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Beetroot rotis being folded

Beetroot Roti

  • Author: Shri Repp
  • Total Time: 55 minutes
  • Yield: 16 rotis 1x


Beetroot Roti! Roti is the staple flatbread in most Indian households. It should have crispy charred leopard-like spotting but also be soft and tender enough to tear it apart and bend it into a vessel for vindaloo. A roti should be nutty in flavor -- complex enough to eat on its own, yet subtle enough to act as a supporting partner to the kormas it hoists.


  • 1 - Beet, medium, peeled and cut in quarters (100g)
  • 1-2 Tbs - Melted Ghee or Butter to brush on roti

Dry Ingredients

  • 2 cups - Atta Flour (300g) OR 1:3 ratio of whole wheat flour to AP flour (75 g wheat, 225 g AP or 1/2 cup wheat, 1.5 cup AP)
  • 1 tsp - Kashmiri Chili Powder OR 1/2 tsp Chili Powder
  • 1 tsp - Cumin Powder
  • 1 tsp - Kosher Salt


Forming the Dough

  1. In a small pot, add peeled and cut beet and enough water to cover. Bring water to a boil over high heat for ~15 minutes. Your beets should be slightly tender but should not be mushy or soft. Save the warm beetroot water for your roti.
  2. Use a small food processor or blender to grind the beets into a chunky puree. You can add 1-2 Tbs of the leftover beet water if needed to mash the beets.
  3. Mix all the dry ingredients together in a large bowl. 
  4. Mix 1 cup (180g) of warm beetroot water with the pureed beets and evenly pour the mixture over your dry ingredients to hydrate them. Use your hands to mix and knead the dough for ~10-15 minutes or until the dough is smooth, soft, and pliable. The beets should impart a bright magenta color to your dough. Cover dough with a damp cloth and rest for at least 15 minutes.
  5. Divide dough into 16 equal dough balls (~35g each).

Rolling and Cooking the Roti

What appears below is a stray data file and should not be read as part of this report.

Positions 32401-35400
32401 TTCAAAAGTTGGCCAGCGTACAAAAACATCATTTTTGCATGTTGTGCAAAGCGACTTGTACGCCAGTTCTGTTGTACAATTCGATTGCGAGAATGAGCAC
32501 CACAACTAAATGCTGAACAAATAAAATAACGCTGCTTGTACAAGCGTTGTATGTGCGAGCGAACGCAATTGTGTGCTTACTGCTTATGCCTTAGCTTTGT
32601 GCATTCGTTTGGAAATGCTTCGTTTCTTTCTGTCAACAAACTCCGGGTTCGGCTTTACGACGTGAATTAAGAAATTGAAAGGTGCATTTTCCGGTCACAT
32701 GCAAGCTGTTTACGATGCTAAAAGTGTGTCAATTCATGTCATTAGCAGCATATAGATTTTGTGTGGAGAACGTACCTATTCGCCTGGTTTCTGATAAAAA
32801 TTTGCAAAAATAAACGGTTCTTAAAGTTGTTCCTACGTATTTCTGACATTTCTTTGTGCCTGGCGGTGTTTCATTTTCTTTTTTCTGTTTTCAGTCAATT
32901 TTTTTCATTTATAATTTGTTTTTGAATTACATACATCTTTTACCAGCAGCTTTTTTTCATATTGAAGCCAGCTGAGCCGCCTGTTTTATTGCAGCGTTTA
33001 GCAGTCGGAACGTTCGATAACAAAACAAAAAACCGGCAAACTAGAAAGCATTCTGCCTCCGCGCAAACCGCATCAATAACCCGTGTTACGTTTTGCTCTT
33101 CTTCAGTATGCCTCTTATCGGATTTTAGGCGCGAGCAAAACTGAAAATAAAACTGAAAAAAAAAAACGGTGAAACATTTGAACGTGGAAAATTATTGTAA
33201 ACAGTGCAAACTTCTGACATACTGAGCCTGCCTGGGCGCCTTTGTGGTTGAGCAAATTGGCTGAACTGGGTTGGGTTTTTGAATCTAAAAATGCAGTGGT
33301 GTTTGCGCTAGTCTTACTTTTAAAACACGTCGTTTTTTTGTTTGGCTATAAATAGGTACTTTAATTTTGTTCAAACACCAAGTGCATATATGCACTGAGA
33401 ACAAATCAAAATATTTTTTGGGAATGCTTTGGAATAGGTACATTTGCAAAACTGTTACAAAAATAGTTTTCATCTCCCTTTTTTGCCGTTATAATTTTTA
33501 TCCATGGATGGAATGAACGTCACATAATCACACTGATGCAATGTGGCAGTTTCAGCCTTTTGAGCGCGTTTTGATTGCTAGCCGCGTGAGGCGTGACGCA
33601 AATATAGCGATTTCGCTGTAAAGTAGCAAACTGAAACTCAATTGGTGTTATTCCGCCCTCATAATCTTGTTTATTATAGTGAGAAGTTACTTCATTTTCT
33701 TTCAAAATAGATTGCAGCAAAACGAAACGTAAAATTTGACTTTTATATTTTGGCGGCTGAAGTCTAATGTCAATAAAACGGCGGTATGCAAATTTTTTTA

1. Lightly flour one dough ball and use a rolling pin to roll out a ¼" thick and 6" diameter width circle. Don’t worry if you don’t get a perfect circle, but try to get your roti to an even thickness so that it cooks evenly.
  2. Heat a skillet on medium-high heat, add your roti to the pan, and allow it to cook for ~1-2 minutes on each side or until you see slight blisters and puffing. If you have a gas stove, you can additionally place your roti over a medium flame for ~10-20 seconds to give it a final burst of heat which will help it puff! 
  3. Remove roti from the heat, brush ghee or butter on both sides, and keep covered until ready to eat. Repeat steps for other dough balls.


  • If you use Atta, you may need to knead longer to form gluten structures then if you use white/wheat flours. Attta is more absorbent than the white/wheat flour combination so you might need to add more flour if your dough is too sticky. Checkout the Serious Eats article from Nik Sharma to learn more about the differences between Atta and American flours.
  • You can prep your dough 1-3 days before use and leave it in the fridge tightly covered in plastic wrap. Just make sure to take out your dough and let it come to room temperature before rolling it out.
  • Your beets will look like the chunky puree pictured here once you have blended them. Alternatively, you can skip boiling fresh beets and buy precooked beets from a can which will get you a finer puree.
  • Prep Time: 35
  • Cook Time: 20
  • Category: Dinner
  • Cuisine: Indian

Keywords: Beetroot Roti